Headshot of Stability Leader, Susan Johnson

Instructional Teacher Assistant, Author, and Inspirational Speaker
Living with bipolar 1 disorder

Susan Johnson is living her dream as an instructional teacher assistant, an author, and an inspirational speaker. She was first diagnosed with bipolar 1 at the age of 19 and considers it a blessing that her mother was a nurse, and she was diagnosed quickly. After some challenging years in her 20s when she denied her diagnosis, Susan finally got help and achieved stability. Now, she has a passion for helping other people going through mental health challenges. Susan’s advice to others who are also struggling is this: “Fight it with everything you have. Seek help through doctors, friends, and family. Remember there are seasons in life. When things get hard, KEEP GOING!”

Susan’s Story

How has your condition impacted your life?  When were you first aware of it and what was your most difficult time?  

There isn’t a part of my life that hasn’t been impacted. As far as my profession, when I was a little girl, I dreamed of being an elementary school teacher. I went to college and after four and a half turbulent years, I graduated with a BA in Sociology, but it wasn’t the teaching degree I dreamed of. A therapist encouraged me to find another way to work in a school. Since 1999, I have worked in many different capacities in elementary schools and for the past 14 years, I have been a teacher’s assistant for special education students. What do my students call me? Teacher!

As far as my love life, I kissed too many frogs before I met the handsome prince! I met my husband in my early 30s during a time when I had found stability. We have been together 17 years and married for 14.

I was diagnosed at the age of 19 after a high school cruise. Bipolar runs in my family and my mom is a nurse so I got a diagnosis quickly. It was a blessing.

My most difficult times were in my late 20s. I stopped taking my meds and denied my bipolar diagnosis. I tried to get help, but then told the psychiatrist it was just anxiety. I lost nearly 30 pounds, my job, and my boyfriend.

What is your life like now?

I am living my dreams now as an instructional assistant working with children with learning disabilities and supporting students in the classroom. I am a wife, Godmother, aunt, friend to many, teacher, author of my bipolar memoir, Some Dreams Are Worth Keeping, a blogger, and a cat mom.

I am also a mental health advocate, author, and speaker—something I never dreamed I would be—but am over the moon excited about breaking the stigma I live with.

What help or specific strategies helped you to get well and move to stability?   

I take my medicine each and every day. I get 8-10 hours of sleep. I exercise, and as a Christian, I pray. I attempt to eat right, but hey, I love my steaks and chocolate.

I am open to therapy. When I go, I am honest with my therapist. I am a sponge and use all strategies given to me.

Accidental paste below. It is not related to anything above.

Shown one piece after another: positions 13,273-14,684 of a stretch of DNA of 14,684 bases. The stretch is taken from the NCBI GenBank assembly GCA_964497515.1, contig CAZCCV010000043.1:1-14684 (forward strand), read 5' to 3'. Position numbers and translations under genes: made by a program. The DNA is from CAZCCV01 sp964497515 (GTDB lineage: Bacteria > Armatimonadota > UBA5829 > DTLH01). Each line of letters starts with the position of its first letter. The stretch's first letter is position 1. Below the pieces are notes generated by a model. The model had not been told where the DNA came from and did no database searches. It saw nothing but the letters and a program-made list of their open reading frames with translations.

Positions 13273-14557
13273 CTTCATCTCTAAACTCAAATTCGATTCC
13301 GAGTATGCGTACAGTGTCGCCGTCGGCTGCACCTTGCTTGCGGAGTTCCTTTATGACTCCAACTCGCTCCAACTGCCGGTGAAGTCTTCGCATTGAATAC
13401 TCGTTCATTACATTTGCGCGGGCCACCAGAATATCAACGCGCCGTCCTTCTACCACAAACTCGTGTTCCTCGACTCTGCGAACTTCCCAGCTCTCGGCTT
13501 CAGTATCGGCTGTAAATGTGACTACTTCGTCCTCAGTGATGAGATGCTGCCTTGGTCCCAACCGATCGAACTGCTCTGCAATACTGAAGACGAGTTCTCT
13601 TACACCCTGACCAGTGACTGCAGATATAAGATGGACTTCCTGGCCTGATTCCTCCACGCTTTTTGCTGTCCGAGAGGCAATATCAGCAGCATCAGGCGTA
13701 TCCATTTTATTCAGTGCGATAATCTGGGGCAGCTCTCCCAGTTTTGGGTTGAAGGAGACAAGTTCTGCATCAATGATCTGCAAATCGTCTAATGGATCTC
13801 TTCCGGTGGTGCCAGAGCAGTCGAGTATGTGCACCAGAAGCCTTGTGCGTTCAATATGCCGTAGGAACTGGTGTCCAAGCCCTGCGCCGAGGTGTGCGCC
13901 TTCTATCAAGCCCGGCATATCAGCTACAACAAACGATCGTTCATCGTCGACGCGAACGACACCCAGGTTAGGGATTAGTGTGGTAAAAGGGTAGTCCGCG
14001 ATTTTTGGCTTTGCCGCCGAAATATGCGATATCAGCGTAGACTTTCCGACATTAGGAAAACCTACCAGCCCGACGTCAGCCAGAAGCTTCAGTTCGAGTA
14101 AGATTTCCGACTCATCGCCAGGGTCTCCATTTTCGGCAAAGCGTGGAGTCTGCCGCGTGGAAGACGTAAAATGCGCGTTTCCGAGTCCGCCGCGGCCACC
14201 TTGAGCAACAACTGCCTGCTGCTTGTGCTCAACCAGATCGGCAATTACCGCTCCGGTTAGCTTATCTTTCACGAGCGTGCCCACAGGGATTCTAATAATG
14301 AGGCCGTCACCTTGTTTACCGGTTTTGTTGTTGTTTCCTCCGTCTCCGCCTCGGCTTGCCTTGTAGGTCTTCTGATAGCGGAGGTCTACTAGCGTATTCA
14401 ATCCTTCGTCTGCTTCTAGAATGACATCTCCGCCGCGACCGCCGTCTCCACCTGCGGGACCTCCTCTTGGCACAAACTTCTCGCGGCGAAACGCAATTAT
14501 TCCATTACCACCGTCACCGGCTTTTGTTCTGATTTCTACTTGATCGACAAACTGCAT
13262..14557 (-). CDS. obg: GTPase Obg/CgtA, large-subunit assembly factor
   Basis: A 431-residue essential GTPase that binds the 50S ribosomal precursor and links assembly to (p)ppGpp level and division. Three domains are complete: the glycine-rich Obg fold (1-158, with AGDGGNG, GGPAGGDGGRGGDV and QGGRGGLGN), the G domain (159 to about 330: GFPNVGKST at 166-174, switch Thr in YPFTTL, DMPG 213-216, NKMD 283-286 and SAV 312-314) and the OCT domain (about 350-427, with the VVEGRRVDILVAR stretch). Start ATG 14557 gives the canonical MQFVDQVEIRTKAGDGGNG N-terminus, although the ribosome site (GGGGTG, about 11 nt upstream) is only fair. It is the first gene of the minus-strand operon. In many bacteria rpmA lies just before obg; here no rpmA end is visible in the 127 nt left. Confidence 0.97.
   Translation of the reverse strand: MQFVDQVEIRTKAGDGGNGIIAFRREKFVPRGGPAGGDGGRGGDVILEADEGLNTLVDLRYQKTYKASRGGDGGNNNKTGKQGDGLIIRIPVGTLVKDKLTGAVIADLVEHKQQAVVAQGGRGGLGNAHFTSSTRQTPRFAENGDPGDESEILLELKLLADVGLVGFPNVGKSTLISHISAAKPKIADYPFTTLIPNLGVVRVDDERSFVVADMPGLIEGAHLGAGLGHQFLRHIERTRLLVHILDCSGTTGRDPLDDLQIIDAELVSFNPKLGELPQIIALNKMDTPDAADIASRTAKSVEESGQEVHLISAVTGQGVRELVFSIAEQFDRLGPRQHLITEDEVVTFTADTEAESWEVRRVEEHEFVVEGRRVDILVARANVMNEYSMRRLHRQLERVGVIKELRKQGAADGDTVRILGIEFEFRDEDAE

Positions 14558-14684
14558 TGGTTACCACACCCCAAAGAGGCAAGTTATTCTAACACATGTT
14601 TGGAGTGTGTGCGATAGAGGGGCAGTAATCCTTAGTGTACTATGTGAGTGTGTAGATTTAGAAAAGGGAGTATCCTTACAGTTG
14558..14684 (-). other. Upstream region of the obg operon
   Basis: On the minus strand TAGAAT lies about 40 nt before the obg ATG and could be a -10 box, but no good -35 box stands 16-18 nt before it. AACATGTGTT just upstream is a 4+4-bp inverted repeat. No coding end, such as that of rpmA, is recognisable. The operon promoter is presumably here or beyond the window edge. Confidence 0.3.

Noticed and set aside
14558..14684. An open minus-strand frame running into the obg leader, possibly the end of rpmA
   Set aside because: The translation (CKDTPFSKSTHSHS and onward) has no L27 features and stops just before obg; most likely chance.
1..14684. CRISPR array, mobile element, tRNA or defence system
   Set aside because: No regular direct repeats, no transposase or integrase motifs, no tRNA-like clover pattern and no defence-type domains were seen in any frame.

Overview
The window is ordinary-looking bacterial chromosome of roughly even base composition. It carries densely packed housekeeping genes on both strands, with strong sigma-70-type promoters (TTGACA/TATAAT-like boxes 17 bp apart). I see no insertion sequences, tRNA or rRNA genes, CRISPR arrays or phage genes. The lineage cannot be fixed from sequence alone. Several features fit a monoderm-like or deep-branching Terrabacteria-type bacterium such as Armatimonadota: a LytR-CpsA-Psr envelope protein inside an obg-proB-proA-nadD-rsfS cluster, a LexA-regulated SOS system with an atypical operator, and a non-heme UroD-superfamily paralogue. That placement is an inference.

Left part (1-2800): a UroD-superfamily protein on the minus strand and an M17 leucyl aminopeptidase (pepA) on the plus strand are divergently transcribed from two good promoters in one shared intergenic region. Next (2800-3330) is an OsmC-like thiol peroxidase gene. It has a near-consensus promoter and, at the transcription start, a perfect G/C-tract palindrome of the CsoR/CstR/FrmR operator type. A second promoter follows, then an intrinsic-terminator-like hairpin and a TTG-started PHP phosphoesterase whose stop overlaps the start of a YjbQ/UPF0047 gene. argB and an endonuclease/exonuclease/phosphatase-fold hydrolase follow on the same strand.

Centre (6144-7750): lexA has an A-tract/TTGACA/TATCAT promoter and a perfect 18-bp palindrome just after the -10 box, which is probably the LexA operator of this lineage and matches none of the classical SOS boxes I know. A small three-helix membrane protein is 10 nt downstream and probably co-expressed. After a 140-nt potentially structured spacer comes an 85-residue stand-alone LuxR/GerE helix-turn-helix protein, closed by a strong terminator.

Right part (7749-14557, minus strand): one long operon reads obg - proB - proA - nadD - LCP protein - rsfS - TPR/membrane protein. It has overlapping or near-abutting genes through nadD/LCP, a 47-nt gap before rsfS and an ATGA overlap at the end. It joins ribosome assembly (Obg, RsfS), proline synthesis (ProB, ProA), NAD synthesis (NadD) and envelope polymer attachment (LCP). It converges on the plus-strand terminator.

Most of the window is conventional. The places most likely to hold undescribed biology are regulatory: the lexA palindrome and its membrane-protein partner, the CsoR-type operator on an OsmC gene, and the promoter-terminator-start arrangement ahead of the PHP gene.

I started a support group at my church. I believe that support from my husband, friends, and family is so important.

Are there positives that have come from having a mental health condition?

Yes, I have learned to be resilient—to bounce back no matter what life throws at me. I have learned what it means to be brave. I have learned to be empathetic toward others and the struggles in their lives. People have asked me, if there was a pill to take for bipolar disorder to cure it, would I take it? The answer is no. God made me just the way he wanted. We all have crosses to bear, something heavy we must live with. The thing to remember is we are not alone.

What words of encouragement would you give to someone struggling with a condition similar to yours?   

Fight it with everything you have. Take medicine. Seek help through doctors, friends, and family. Remember there are seasons in life. When things get hard KEEP GOING!! What happens after a storm? The sun always appears eventually. NEVER, NEVER GIVE UP!

What motivated you to join The Stability Network?  What do you hope to get from it?

I was nominated by a friend. The mission of The Stability Network is exactly what I want to continue to do: help break stigma and show that you can find happiness and stability and success while living with a mental illness. I want to keep sharing my story. I have already connected with new people around the world on the two calls I have been on for The Stability Network. I want to continue to connect with people and encourage them.

Are there any resources that you would recommend to others?

The magazine I write for at www.bphope.com. Also,I am the author of Some Dreams Are Worth Keeping: A Memoir of My Bipolar Journey and I gave a TEDx talk called, “Having a Mental Illness is Not a Death Sentence.”